Some Houston parents and education advocate argue new Texas accountability system focuses on wrong things

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Some parents give new accountability system failing grade

The Texas Education Agency may be excited about the new accountability system and the clarity of report card-style grades for your student's schools and districts. But some long-time education advocates give the new system a resounding F.

"It's really an in-your-face slam against the public schools in my opinion," said Pat Huff, a former high school principal who now advises young educators as an adjunct professor at University of St. Thomas,

Huff has spent countless hours researching school accountability. He even wrote a book about it.

"The ones that push the standardized testing and the school ratings, they're the reformers. Well, they've been at it for 35 years and we're still have a crisis," Huff said.
He told Eyewitness Newsthe new system isn't better than the old one. It might even be worse, and it doesn't do anything to better educate children. He says It forces districts and schools to focus on testing regardless of their population's socioeconomic makeup.

"We're not dealing with a widget that we can tweak," said Huff. "We're dealing with kids, and kids have many variables that enter into how they learn. "

Sarah Becker agrees. She's a parent with two children in public school, and while her campus fared poorly in the recent rating announcement, she doesn't buy it. She knows how good the teachers are.

"It seems to me the whole point is to punish districts into submission," she said. "I think it makes really, really easy for people to focus on the wrong thing, which is test scores. "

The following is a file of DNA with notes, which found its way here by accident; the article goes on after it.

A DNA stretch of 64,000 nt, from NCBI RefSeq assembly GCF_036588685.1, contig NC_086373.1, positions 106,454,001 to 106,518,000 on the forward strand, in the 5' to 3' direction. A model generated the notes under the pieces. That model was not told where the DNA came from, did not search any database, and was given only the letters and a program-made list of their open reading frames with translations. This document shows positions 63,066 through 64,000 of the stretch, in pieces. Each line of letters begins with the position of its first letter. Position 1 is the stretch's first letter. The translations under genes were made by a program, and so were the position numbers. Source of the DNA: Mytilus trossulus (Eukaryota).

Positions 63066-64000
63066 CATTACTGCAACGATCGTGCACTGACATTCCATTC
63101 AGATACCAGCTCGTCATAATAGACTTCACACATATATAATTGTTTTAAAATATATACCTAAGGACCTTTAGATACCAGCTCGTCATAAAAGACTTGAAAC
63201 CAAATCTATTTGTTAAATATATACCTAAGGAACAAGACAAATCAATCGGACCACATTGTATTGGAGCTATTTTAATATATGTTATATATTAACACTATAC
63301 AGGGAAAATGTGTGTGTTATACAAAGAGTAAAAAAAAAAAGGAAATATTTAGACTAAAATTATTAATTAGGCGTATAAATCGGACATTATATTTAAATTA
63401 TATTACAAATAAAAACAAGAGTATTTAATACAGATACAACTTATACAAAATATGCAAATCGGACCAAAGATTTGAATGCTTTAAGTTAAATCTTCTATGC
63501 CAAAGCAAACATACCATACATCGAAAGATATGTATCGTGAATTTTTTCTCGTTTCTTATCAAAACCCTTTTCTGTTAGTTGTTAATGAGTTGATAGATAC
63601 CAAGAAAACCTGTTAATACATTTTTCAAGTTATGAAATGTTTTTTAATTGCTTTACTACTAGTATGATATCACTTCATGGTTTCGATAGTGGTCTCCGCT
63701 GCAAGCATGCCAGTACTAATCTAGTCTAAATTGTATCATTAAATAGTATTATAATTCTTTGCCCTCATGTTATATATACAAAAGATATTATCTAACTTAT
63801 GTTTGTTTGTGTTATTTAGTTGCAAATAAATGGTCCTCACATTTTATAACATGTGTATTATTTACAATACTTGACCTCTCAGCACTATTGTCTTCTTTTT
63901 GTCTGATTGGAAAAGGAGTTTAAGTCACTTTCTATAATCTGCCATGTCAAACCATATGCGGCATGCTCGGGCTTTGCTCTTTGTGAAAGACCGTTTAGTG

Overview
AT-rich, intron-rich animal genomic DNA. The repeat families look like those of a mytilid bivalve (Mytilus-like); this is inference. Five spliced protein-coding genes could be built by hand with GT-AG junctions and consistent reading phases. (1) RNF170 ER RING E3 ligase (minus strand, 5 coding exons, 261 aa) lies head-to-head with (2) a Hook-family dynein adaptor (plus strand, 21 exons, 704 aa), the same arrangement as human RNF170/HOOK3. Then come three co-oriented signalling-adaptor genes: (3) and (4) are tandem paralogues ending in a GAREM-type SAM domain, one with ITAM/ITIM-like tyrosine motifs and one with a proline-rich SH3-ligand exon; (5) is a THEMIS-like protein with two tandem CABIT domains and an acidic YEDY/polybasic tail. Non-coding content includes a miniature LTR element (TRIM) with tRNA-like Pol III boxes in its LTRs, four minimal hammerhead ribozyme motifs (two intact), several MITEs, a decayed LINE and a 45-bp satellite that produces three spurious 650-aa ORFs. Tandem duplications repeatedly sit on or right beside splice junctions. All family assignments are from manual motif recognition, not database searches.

Another parent, Kandice Webber, would like a different form of accountability. She's been vocal about education, having been arrested at an HISD school board meeting in April. She argued about private or state control of local schools.

"You can't just put a letter on those types of things," Webber said. "I would like to see a true partnership of students and parents and teachers controlling what happens in our communities and our schools."
The TEA says the new system is a step in the right direction. It finds that it's fair, and that poverty, mobility, or language barriers play no role in the scoring.

"These are not value judgments about students, but value information about how you support students," said TEA Commissioner Mike Morath at a press conference Wednesday in Pearland. "If we can use that and embrace that continuous improvement, that's half the battle."

Huff would like to see the state get out of the way and let school districts truly reflect the independence after which they're all named.

"Return accountability to the parents of the kids who go to their schools," he said. "Return accountability to the superintendents and the school boards. "

To see the grades for any school or district in Texas and an explanation of how they work, click here.

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